FACTUAL BASIS OF THE CASE

Plaintiff’s assertion is that plaintiff Kathy White went ATV riding with her fiance and his children. One son, a minor, rented an ATV without receiving the statutorily required training session in handling the ATV, when that minor and the adults doing recreational driving lacked the safety certificate required by law if the minor is not given specific safety training. Vehicle Code §38503. No person under the age of 18 years, on and after 1990, shall operate an all-terrain vehicle on public lands of this state unless the person satisfies one of the following conditions:

(a) the person is taking a prescribed training course under the direct supervision of a certified all-terrain vehicle safety instructor;
(b) The person is under the direct supervision of an adult who has in their possession an appropriate safety certificate issued by the state, or issued under the authority of another state;

(c) The person has in possession an appropriate safety certificate issued by this state or issued under the authority of another state.

Both the company defendant, BJ’s ATV rentals, and the owner, operator, and developer and implementor of policies for BJ’s ATV, John Black, knowingly and intentionally failed to show the youngster the safety methods needed for that rental to be safe, and thereby violated the applicable statute. As a result, the failure of the youngster to handle the ATV properly in a difficult situation caused an accident that resulted in the fracture of Ms. Kane’s wrist, the kind of damage the law was passed to prevent, in a injured person of the class the law was designed to protect.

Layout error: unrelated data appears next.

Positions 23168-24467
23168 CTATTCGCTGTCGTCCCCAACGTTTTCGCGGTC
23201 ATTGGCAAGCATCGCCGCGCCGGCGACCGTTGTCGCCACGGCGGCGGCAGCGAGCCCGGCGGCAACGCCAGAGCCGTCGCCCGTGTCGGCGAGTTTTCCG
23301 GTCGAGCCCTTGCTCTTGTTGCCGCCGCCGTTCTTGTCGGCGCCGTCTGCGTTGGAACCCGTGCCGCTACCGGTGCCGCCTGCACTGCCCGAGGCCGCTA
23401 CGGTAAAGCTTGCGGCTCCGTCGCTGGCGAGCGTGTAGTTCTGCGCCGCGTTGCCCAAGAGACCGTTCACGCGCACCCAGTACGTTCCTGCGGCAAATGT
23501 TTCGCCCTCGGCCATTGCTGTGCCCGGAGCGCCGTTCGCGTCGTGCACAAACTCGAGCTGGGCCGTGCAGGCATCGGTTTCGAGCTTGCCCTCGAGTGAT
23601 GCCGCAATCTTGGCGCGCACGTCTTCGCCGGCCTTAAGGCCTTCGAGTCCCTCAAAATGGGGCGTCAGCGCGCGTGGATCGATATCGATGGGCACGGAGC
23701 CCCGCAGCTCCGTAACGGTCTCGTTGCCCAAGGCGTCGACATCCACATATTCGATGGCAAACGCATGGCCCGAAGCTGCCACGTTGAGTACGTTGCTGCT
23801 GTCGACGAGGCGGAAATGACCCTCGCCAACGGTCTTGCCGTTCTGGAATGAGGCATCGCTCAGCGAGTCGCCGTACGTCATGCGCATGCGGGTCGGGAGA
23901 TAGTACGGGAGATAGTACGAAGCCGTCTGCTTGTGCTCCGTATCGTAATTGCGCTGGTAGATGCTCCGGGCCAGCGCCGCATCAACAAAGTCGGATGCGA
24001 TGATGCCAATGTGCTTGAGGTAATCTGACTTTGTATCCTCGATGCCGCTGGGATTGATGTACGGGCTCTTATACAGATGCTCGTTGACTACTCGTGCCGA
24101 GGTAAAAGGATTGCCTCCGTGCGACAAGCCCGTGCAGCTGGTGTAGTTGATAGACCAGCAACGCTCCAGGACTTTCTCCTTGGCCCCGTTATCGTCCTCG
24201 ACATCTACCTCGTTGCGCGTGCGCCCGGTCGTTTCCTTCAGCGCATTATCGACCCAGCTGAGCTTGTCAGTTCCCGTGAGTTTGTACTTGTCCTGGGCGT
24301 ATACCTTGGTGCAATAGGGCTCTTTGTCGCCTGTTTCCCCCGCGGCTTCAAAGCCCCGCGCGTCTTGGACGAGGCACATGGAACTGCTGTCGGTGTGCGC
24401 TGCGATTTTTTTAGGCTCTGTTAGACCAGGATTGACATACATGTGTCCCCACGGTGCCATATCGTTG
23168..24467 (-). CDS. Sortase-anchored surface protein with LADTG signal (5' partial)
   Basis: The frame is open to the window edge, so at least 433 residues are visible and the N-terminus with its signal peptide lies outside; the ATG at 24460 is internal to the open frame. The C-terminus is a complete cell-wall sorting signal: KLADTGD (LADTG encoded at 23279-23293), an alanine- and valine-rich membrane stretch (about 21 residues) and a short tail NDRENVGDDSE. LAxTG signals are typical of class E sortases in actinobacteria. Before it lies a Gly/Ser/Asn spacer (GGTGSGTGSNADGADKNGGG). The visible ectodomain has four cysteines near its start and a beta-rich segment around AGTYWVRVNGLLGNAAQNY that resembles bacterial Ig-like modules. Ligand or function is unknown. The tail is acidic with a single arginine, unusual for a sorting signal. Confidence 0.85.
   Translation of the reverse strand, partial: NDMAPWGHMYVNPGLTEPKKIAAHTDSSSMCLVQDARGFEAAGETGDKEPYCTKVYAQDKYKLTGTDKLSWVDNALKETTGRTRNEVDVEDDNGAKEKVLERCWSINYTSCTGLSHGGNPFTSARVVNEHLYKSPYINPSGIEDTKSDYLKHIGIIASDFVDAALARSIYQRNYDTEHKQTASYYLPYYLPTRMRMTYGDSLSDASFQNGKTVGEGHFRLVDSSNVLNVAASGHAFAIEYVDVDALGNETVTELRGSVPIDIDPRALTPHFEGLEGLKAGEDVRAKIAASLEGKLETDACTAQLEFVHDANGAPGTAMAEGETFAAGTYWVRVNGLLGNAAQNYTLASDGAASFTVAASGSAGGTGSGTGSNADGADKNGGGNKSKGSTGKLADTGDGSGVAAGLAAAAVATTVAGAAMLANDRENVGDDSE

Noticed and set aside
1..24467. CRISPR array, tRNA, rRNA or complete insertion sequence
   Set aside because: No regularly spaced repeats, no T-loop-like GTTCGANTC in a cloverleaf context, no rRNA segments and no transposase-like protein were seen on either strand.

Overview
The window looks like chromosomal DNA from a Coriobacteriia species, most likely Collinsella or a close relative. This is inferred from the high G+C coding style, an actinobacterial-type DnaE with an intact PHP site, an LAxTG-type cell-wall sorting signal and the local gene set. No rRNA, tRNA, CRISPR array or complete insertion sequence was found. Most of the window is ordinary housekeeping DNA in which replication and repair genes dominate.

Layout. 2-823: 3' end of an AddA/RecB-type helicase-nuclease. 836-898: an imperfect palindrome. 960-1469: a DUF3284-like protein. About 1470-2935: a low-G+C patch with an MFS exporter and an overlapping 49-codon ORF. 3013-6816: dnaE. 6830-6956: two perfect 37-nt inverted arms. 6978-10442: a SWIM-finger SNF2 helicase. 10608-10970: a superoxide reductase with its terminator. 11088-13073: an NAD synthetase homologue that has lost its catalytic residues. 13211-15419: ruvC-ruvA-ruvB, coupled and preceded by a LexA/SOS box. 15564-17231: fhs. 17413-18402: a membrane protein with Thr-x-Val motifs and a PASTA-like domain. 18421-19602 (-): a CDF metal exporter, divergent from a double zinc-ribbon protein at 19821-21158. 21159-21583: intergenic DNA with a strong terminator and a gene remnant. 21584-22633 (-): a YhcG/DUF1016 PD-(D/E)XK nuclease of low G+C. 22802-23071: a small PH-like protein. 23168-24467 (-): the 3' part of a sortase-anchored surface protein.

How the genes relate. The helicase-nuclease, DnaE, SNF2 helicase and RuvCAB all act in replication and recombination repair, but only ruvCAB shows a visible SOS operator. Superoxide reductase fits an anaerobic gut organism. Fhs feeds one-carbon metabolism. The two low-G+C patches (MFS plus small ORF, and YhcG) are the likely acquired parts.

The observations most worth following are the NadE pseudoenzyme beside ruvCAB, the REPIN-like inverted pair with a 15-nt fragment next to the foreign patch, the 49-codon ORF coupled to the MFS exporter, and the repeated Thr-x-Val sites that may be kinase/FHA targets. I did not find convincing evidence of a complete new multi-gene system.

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(Please note: the names and locations of all parties have been changed to protect the confidentiality of the participants in this vehicle accident/medical malpractice case and its proceedings.)

Those required assertions are made in some detail in Paragraphs 28 through 36 of the second amended complaint. Mr. Black is a defendant, and a series of allegations directed towards the defendants apply to him.

In addition to asserting a duty of care running to the plaintiff through the foreseeable harm which careless conduct by Mr. Black would cause, the allegations set forth in this complaint assert a legal duty to comply with specific statutory law designed to protect persons like the plaintiff, and that Mr. Black, like other defendants, breached that duty and caused harm.